32. # If the answer is negated, then we reverse the prediction:
33. if a_words & set(["n't", "not", "never"]):
34. if predicted == NO: predicted = YES
35. elif predicted == YES: predicted = NO
36. return predicted

A new assessment method (one that doesn't restrict to one-worders):

1. def assess_performance(print_errors=False):
2. """
3. Assesses a full deterministic experiment and prints a summary to
4. standard output. Use print_errors=True to see the errors above the
5. performance report.
6. """
7. cm = defaultdict(lambda : defaultdict(int))
8. corpus = IqapReader('iqap-data.csv')
9. for item in corpus.dev_set():
10. predicted = combined_resources_item_predict(item)
11. actual = item.max_label(make_binary=True)
12. cm[actual][predicted] += 1
13. # View incorrect predictions for the multi-word cases (we saw the single-word ones already):
14. if print_errors and actual != predicted and \
15. (len(item.question_contrast_pred_pos()) > 1 or len(item.answer_contrast_pred_pos()) > 1):
16. print '======================================================================'
17. print item.question_contrast_pred_pos()
18. print item.answer_contrast_pred_pos()
19. print actual, predicted
20. # View the confusion matrix:
21. print_effectiveness(cm)

Here is the output of assessment:

1. assess_performance(print_errors=False)
2. no precision: 0.66
3. no recall: 0.86
4. yes precision: 0.71
5. yes recall: 0.44
6. micro-averaged precision 0.68
7. micro-averaged recall 0.65
8. accuracy: 0.67

### Discussion

The performance of the determinisic model is pretty good, on the whole. We are well above chance on accuracy, and the precision and recall numbers show that we are making solid, educated guesses.

One unsatisfying thing about the model is that it is so hand-crafted. We decide ahead of time how to prioritize the information, and then we reduce it all to a single judgment. In doing this, we are likely hiding, ignoring, or obscuring many important factors.

The next model we develop addresses all these concerns. In my view, it allows us to be guided by specific scentific insights, but it also learns from the data we provide it. In general, its chief advantage is that it synthetizes a wide variety of information into a single predictive function, and it is also attentive to the data, in the sense that it is trained on, and therefore learns from, its details.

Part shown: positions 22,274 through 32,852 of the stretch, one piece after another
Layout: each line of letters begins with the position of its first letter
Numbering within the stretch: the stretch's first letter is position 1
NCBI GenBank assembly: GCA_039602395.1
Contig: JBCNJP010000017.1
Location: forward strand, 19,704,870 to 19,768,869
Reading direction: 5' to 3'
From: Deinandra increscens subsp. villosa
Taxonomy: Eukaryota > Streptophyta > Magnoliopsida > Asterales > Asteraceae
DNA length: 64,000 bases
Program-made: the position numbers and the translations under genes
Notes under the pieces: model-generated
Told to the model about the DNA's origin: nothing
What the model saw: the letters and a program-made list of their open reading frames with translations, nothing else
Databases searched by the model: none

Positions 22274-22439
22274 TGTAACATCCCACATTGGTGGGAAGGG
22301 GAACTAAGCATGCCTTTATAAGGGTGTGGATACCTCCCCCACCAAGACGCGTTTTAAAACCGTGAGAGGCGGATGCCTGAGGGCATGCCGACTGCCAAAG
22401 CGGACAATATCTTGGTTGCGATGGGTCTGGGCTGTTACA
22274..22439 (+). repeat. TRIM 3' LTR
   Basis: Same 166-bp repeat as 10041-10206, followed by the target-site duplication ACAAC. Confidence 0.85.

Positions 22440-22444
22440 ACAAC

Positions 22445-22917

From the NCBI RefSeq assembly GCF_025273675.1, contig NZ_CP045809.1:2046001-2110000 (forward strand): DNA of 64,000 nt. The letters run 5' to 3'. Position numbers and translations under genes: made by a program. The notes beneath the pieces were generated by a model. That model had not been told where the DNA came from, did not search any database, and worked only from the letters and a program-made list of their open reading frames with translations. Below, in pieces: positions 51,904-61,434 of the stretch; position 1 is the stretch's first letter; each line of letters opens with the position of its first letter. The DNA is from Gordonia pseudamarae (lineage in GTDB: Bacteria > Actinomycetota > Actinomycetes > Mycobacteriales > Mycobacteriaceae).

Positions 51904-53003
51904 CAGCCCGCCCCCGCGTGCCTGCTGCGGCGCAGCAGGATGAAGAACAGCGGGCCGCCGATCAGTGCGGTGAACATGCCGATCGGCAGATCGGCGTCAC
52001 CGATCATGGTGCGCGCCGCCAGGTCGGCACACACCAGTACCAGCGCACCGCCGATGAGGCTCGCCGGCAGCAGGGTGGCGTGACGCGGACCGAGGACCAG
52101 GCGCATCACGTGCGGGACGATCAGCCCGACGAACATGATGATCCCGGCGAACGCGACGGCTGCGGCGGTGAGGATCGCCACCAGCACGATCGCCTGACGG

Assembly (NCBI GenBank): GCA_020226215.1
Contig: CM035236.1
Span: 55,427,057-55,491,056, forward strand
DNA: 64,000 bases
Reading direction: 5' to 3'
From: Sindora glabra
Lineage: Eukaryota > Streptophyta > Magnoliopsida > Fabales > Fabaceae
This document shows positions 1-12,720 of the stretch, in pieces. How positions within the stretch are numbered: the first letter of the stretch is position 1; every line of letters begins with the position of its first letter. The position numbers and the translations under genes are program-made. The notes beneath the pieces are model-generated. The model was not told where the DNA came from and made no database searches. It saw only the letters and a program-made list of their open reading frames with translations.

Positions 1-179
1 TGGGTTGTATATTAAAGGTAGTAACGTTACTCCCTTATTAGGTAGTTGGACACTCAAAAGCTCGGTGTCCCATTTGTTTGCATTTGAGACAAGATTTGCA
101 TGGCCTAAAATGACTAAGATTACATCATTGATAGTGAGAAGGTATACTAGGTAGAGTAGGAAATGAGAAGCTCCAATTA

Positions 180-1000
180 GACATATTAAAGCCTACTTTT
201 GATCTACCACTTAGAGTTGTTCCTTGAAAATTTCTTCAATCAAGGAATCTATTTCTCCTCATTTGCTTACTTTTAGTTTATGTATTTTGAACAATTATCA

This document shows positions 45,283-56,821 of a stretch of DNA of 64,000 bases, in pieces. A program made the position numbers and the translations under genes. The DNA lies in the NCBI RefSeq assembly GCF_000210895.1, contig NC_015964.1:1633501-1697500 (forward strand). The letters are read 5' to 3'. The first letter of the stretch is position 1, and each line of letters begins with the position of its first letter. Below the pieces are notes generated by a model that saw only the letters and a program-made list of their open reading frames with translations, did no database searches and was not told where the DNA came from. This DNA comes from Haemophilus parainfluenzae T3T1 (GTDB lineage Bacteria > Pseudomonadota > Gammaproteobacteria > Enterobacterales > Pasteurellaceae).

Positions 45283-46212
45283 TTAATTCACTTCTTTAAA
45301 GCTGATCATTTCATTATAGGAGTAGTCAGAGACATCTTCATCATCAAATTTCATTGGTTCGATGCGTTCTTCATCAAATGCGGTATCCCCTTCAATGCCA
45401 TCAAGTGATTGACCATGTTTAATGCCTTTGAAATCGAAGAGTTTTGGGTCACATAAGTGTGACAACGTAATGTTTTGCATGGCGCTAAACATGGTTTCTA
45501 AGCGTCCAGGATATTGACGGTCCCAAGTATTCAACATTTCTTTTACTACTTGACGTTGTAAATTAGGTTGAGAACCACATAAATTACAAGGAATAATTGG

## Experiment 2: A probabilistic (MaxEnt) model

### Background

Maximum Entropy (MaxEnt) classification is a version of multinominal logistic regression. Since we'll deal with just two classes ('yes' and 'no') for our experiments, the model is effectively the same as a basic logistic regression model of the sort that we built with the review data.

One of the great strengths of MaxEnt models is that they are able to deal with lots of different kinds of features, and they deal reasonably well with correlations between predictors that can lead other models astray. What this means for us as linguists is that we are relatively free to define a lot of features that make sense to us scientifically, relying on the model to sort them out.

To get a feel for how the model works, it's useful to consider a simple model in which there is just one predictor. For this, let's use the difference in the cumulative coefficient scores between the question and the answer. The function for calcuating the cumulative score for each example is review_score_feature below. We'll take the diffence of the two values to be the sole predictor.